One side effect with the Paleo Diet is that many people, seduced by the mantra of "only food quality matters, not quantity," can get suckered into eating too many calories for their activity level by eating certain kinds of high quality but energy dense foods. Now eating an entire jar of almonds or bag of dried blueberries in one sitting is almost certainly better for your health than eating a quart of ice cream or an entire sheet cake, but 'better' doesn't necessarily mean 'good.'
A few of the Paleo diet gurus (I don't necessarily mean 'guru' here to be disrespectful, I just mean any of the academics, doctors, or bloggers who advocate publicly for the Paleo diet) recommend against eating nuts or dried fruit, even though both things ostensibly fit the Paleo notion of what's okay to eat.
First of all, if you already have good body composition and good blood sugar regulation, congratulations, whatever you're doing is working, skip the rest of this post. Oh, and I hate you. Nothing personal.
If you're still reading I'll assume you'd like to lose some body fat or handle blood sugar better. So, should you be eating dried fruit and/or nuts?
Obviously, if you're allergic to nuts (I'm including the things we think of as nuts that aren't really, like peanuts, just to make life easier) then they're a no-go. If you aren't allergic, they still need to be restricted or avoided for a simple reason: they're a dense source of calories. I mean 'dense' here in almost the physics sense of the term - lots of calories for very little volume. It's just super easy to have a jar of nuts near you and kind of graze on them all day and wind up eating a ridiculous number of calories. Yes, those aren't empty calories, nuts are nutritious and overall probably good for you, but still too many calories.
Does that mean one shouldn't eat nuts at all? I wouldn't say that. You have to figure out if you're the kind of person who can moderate your own nut intake. Can you eat a controlled amount of them? Can you weigh out portions (or buy them in prepackaged small packs, the way Trader Joe's sells cashews in 100 calorie individual bags)?
Only you know the answer to that. If you eat nuts, you MUST measure out the portions at least every so often. Say, every month, actually weigh, on a digital scale, the serving of nuts you're eating. Maybe you're doing fine and eating a controlled amount, but if you're like me you'll find that your serving size will creep upwards, and what started as a 150 calorie snack might be a 375 calorie snack a few weeks later, and might be explaining why your six pack is looking more like a keg.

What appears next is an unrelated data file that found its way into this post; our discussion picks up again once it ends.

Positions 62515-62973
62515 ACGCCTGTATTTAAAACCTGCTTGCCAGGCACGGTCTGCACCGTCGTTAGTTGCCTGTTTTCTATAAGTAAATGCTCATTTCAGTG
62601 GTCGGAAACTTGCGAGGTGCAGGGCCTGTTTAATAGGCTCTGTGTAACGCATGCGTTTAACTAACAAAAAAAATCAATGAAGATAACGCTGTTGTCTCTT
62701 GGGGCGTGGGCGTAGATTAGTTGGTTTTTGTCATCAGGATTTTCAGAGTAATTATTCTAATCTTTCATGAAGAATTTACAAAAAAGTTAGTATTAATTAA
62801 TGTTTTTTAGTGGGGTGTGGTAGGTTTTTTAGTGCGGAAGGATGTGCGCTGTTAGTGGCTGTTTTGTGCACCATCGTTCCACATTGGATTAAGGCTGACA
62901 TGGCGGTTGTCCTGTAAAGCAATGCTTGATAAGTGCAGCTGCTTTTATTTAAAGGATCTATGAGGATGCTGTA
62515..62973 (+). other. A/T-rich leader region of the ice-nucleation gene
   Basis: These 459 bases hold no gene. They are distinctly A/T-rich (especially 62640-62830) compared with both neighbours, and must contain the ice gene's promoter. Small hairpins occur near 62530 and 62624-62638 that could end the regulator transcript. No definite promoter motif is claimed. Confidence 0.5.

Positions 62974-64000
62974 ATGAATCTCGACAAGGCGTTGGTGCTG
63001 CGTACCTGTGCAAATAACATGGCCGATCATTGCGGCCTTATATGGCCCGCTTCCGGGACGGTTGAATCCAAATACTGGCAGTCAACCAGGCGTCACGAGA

If you have the discipline to weigh and measure all your food every day, that's wonderful, but I don't think it's strictly necessary. Weigh and measure your food once in a while, to create benchmarks for yourself, and rough it the rest of the time.
So what about dried fruit?
The rules for dried fruit are similar to those for nuts, with one important caveat: most dried fruit contains a lot of added sugar.
There's some back and forth about the vilification of sugar, but let's get it straight: sugar is probably pretty bad for everybody, worse in large amounts, and isn't particularly good for anybody. Everybody should limit the amount of sugar they eat. If you love some sugary food, and eating it brings you great happiness, that might make it worth the biochemical/metabolic damage the sugar is doing to you, but make no mistake that you're making a trade.
So if you're going to eat regular storebought dried fruit, you need to acknowledge that you're getting a lot of sugar with that fruit, and it's a treat, not really part of a healthy diet.
Now if you can find unsweetened dried fruit (just check the ingredients for 'sugar' - if there isn't any, it's unsweetened) then you're back in the same boat as nuts. There's nothing inherently un-nutritious about dried fruit, except that it's a lot easier to eat too much of it than regular fruit. Most people won't eat a half dozen apples in one sitting, for example, but give me a big box of raisins or dried apricots, and it's much easier to overindulge.
To sum up: unsweetened dried fruit can be eaten regularly, but in moderation and in measured portions, because it's just too easy to eat too much of it. The same goes for nuts. Sweetened dried fruit (which is the majority of what you can buy easily) should be treated like a treat, like candy. I'm not going to say you should never eat candy or things that are bad for you, but you need to carefully weigh your desire for them against your physique or body composition goals and make a decision that you're going to be happy with.
This post was prompted by the fact that I found unsweetened dried pineapple for sale at Trader Joe's the other day. I love dried pineapple - it's one of my favorite things - but I find the unsweetened stuff quite hard to find. Dried unsweetened blueberries are also awesome, and quite difficult to find, although Bob's Red Mill makes them (they're pricey).
Post to comments if you have other unsweetened dried fruits to suggest. Dates, grapes (raisins), apricots and figs are often sold dried and unsweetened. Berries and tropical fruits (pineapple, mangos) are usually sold with tons of added sugar.